I see lots of situations where let's say, Mike is aware that either method A and method B that can be used to carry out a task. 

Observational data shows that on average, system A outperforms system B, so seeing this, Mike decides to use system A.

But, the best ever result on the task was achieved with system B, and the conditions under which that was achieved could be easily replicated.

So really, Mike would be better off using system B and replicating those exact conditions - Mike could have cherry picked and recreated the best scenario, but made a decision based on averages instead.

Is there a term for this? And if not, what should the term be?



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Choosing the wrong reference class? 

A version of this type of situation seems to cover a lot of career decisions made by sufficiently talented people. If you're a young Mark Zuckerberg, should you drop out of Harvard? Dropping out of college is a bad idea, on average. It's not quite as clear cut as OP suggested because you can't reliably replicate what Bill Gates did, but there may be strong indicators that startup founders, or some more specific subclass like startup founders experiencing x% monthly growth in recurring users, and not the average college dropout, is the reference class you should look out. And maybe an experienced startup or VC person could point one to an even better reference class that wouldn't occur to me.

Perhaps related to https://www.lesswrong.com/tag/inside-outside-view , as kind of the opposite of the planning fallacy.  If you don't look at averages, or if you deny that your context is more similar to the common case than the special case, you'll be massively overconfident.  If you ONLY look at averages and don't consider how you can choose the environment or context (to some degree), you'll miss out on opportunities to improve.

I think the only real answer is in the specifics of strategy A (best in the common case, with common levels of ability and effort) and strategy B (best for at least some cases), to determine which is best for your abilities and needs.

[ note: I mentally replaced the word "average" with "median" or "common" in your post.  Averages for non-symmetrical distributions can be very misleading, and basically should never be used for this kind of comparison. ]

Nominate “statisticians’ duck hunt”, after this joke

Three statisticians go duck hunting. They see a duck and the first statistician shoots, hitting two feet to the left of the duck. The second statistician shoots, hitting two feet to the right of the duck. The third statistician leaps up in joy, yelling, "We got it!"

Seems like a form of a fallacy of composition error. Might also be a category error in thinking the aggregate statistic that offers a (part of the) description about the distribution of the whole can be seen as representing meaningful information about individual elements.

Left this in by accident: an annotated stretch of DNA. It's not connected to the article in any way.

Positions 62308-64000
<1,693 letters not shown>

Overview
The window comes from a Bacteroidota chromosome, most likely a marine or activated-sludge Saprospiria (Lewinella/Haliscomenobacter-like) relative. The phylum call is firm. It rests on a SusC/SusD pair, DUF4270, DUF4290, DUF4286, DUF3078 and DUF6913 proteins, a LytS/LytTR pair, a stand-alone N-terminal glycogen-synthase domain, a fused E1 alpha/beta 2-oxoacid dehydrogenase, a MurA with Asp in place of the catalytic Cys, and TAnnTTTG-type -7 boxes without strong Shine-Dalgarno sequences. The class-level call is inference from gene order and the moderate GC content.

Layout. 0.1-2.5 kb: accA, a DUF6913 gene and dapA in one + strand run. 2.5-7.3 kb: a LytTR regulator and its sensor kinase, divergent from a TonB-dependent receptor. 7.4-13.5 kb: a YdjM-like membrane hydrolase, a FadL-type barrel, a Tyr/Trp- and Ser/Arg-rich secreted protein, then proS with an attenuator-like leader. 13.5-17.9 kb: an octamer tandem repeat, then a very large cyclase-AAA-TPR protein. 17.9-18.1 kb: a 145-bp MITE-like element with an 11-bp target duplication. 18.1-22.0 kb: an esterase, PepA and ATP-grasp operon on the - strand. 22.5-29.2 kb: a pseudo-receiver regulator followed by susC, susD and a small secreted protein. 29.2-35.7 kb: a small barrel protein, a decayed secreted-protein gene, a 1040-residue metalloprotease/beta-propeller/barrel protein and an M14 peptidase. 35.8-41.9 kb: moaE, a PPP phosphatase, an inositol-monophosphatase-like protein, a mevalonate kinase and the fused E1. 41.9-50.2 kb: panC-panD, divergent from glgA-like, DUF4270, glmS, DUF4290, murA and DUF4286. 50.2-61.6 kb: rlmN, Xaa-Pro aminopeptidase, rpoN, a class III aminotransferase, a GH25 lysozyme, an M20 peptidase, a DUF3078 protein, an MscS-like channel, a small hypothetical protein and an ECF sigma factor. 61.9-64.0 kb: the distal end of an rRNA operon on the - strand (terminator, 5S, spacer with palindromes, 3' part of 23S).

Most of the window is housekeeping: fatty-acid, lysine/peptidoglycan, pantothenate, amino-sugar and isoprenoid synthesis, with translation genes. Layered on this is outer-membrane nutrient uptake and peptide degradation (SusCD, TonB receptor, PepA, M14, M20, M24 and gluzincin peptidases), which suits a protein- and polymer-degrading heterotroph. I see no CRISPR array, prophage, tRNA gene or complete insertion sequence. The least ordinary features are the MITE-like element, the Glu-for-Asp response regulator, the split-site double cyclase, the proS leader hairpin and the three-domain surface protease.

I don't think there is a term, and don't think there needs to be one. If someone else disagrees with me that's fine, but situations where 

1: you can consistently do far better than average by doing system B in a certain way

2: most people who use system B do worse

are so rare that it doesn't need a term. Unless you can think of several specific examples?

A specific example: how safe is it to use a condom? When you look at the statistics of pregnancies per user per year, it is important to understand that a person who says "uhm, I usually use condoms, but I kinda forget to put one on at 50% of occassions" is still classified as a condom-user. So the safety for you is probably much better than the statistics suggests.

Another example: homeschooling. Seems to me there are essentially two types of homeschooling families: smart conscientious people who want to give their kids better education than the school sys... (read more)

Haha, I just realized that can be true no matter which group you're in. If you want to give your kids better education, statistics will say homeschooling isn't great at that; if you want to protect your kids from sin, statistics will say homeschooling isn't great at that either; but your chances of achieving your goal, whichever of the two it is, are better than statistics suggest. I wonder where else this kind of quirk happens.
1Andrew Vlahos1y
Good point, I didn't consider statistical bundling. Actually, I don't think statistical bundling is a commonly recognized term, but I see the use of it now.


  1. Pitching overhand vs sidearm in baseball.
  2. Net decking vs custom building in Magic The Gathering (before 2010)
  3. Buying index funds vs picking stocks (after doing Berkshire Hathaway levels of research)
  4. Not gambling vs playing blackjack (as part of a card-counting bet-variance team)
  5. Shooting a basketball from the floor vs dunking (if you're tall enough)

In general: Doing things the same way that worked in the past vs doing something different. Most mutations are deleterious, but doing things in the correct different way can have big benefits.

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Paul Graham's article Beating the Averages comes to mind.